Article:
For the first time, China has admitted that anti-beijing protests have spread outside the Tibetan Autonomous Region, as security is ratcheted up.
On Sunday, in Sichuan, the state-run news agency Xinhua reported huge damage after riots, to government buildings and shops.
Officials said that 24 suspects had been arrested, on charges of endangering state security and other “grave crimes”. And they also said that 170 protesters had surrendered to authorities, who had threatened “harsh punishment” for those who failed to meet a Monday deadline.
All that is intensifying a crackdown on anti-government unrest in Tibet, which has left dozens of protesters dead.
Hundreds of troops have been seen pouring into Tibetan areas. And the authorities have placed strict limits on Western journalists who are trying to report on the unrest. Georg Blume, a German journalist who was forced out of Lhasa on Thursday, has been told by security forces that he was the last foreign journalist in the city.
Tibet’s spiritual leader, the Dalai Lama, has repeated his willingness to meet Hu Jintao, Chinese President, if he receives “concrete indications” of what the Chinese can offer.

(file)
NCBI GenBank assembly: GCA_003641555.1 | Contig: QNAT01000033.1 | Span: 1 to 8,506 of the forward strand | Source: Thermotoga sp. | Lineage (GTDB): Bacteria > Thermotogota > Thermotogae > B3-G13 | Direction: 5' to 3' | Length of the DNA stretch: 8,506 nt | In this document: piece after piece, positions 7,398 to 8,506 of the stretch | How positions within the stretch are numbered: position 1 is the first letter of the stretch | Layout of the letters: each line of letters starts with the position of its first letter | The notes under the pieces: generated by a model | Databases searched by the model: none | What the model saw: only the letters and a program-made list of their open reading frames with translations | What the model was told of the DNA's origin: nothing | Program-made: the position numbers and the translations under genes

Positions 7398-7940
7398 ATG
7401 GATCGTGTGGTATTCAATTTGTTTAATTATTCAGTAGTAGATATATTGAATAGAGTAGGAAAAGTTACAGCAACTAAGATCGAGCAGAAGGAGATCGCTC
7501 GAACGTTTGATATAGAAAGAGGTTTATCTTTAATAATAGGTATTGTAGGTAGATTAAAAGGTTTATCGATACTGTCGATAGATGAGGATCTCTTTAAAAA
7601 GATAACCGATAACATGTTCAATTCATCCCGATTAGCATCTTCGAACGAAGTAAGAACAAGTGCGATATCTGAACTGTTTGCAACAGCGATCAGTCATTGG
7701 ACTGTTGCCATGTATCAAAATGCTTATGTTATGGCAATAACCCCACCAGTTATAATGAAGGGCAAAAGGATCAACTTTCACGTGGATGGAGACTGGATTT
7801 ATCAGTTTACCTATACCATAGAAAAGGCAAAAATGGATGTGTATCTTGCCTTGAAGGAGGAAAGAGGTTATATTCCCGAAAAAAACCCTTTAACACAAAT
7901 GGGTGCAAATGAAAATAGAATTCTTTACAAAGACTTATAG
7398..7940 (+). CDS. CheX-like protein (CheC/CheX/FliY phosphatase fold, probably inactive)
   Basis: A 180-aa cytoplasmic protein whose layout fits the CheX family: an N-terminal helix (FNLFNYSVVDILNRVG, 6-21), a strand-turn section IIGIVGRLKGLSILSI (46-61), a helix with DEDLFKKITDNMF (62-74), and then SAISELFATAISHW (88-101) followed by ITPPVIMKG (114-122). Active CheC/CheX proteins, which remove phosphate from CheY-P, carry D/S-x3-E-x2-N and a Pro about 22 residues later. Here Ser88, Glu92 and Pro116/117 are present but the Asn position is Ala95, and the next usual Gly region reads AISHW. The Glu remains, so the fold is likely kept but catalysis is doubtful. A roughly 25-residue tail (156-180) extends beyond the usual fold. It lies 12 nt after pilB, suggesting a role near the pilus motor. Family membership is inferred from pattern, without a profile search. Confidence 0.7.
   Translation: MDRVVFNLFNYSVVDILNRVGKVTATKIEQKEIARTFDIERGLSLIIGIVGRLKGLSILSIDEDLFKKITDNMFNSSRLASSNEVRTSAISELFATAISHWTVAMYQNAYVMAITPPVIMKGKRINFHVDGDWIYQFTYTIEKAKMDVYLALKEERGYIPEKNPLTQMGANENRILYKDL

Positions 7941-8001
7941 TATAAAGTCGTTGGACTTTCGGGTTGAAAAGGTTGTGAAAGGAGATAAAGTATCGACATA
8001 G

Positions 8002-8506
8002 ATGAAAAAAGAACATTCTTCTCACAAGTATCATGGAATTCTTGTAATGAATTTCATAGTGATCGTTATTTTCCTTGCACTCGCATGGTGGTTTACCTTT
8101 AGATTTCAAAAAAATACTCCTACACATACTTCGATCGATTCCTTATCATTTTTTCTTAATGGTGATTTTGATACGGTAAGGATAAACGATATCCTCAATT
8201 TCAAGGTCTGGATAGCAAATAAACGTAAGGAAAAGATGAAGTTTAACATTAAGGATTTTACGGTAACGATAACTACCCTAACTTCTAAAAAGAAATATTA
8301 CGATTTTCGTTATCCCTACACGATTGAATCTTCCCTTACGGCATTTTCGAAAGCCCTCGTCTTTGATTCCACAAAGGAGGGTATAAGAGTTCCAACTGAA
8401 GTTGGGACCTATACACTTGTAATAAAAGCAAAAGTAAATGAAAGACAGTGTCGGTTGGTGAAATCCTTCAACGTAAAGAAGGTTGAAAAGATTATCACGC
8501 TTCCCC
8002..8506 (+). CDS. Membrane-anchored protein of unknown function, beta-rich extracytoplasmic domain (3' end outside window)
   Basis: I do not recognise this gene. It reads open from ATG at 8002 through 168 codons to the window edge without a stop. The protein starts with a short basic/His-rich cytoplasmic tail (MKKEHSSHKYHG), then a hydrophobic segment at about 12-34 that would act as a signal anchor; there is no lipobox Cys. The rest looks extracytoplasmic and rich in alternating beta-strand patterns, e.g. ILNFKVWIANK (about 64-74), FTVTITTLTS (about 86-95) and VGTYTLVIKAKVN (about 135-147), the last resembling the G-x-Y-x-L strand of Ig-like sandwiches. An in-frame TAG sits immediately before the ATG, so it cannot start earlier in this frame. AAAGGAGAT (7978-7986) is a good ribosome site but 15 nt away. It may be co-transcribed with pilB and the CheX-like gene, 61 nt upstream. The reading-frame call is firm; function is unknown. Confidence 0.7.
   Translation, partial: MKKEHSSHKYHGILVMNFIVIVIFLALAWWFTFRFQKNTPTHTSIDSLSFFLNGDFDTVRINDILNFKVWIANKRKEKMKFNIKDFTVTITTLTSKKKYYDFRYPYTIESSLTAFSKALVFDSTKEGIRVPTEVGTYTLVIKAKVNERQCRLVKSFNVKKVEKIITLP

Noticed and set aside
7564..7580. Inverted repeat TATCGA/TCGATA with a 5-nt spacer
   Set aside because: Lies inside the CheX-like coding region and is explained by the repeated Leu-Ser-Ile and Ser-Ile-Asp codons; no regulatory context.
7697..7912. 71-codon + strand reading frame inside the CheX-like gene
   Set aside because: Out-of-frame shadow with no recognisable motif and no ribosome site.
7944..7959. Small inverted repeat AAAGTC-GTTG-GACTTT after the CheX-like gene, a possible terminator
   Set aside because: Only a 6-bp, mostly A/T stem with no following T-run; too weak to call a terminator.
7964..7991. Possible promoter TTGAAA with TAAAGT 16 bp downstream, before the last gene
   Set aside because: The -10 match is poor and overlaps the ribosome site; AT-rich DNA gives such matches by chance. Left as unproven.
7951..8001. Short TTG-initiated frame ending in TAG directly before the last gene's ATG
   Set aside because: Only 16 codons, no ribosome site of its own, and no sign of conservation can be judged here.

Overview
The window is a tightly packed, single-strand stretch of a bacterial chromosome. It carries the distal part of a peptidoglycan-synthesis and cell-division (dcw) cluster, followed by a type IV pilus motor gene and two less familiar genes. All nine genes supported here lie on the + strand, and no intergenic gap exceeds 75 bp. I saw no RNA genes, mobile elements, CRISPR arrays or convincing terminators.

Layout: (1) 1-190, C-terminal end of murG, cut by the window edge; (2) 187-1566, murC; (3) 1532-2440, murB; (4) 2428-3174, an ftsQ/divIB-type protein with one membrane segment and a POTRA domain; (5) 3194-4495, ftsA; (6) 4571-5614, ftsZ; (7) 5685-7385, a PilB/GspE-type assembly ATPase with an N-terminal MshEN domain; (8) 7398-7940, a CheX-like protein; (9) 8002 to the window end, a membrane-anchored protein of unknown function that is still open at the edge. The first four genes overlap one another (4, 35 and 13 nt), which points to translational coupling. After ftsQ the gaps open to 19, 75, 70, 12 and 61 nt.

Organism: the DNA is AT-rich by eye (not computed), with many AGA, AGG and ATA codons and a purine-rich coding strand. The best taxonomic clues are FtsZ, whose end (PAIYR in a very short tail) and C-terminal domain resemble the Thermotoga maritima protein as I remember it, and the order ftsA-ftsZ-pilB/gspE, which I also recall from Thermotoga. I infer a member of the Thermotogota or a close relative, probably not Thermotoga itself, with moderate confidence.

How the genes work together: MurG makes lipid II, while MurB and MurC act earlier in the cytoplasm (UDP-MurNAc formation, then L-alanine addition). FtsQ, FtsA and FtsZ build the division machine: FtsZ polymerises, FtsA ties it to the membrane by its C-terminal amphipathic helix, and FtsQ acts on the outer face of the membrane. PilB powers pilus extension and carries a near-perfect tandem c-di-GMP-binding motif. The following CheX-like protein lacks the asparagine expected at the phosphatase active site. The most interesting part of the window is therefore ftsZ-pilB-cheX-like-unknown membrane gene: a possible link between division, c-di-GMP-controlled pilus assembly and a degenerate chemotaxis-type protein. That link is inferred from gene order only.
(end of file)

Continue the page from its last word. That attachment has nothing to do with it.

Gordon Brown will meet the Dalai Lama
But since the beginning of the protests on March 10, senior Chinese officials have kept on accusing the Dalai Lama of orchestrating the protests from Dharamsala, his base in India. On Thursday, the foreign ministry once again labelled him a “splittist”.
Chinese and Tibetan sources have given very different accounts of the protests. Xinhua has published graphic articles that describe the violence and blame on rioters, saying 13 people were stabbed or burnt to death in unrest in Lhasa. The agency referred to protesters as “mobsters”.
On the other hand, Tibetan exiles say that at least 99 people have died so far, including 80 in Lhasa. They also accuse security forces of firing on crowds.
Gordon Brown, UK prime minister, said China’s Premier, Wen Jiabao had told him he was open to talks, under certain conditions. Mr Brown said he had told him that he would meet the Dalai Lama in May, during a visit to London, and that the violence in Tibet must end.